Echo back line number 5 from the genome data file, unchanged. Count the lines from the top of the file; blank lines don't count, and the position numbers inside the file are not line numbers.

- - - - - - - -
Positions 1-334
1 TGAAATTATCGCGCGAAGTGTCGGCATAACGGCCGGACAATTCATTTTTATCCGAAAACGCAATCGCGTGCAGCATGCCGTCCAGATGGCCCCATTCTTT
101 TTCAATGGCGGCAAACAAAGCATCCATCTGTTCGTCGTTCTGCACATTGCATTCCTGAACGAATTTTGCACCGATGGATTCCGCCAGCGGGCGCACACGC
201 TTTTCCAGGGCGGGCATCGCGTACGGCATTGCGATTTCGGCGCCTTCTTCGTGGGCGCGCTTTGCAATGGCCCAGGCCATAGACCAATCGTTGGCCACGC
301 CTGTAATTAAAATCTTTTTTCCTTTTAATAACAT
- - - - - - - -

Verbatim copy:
301 CTGTAATTAAAATCTTTTTTCCTTTTAATAACAT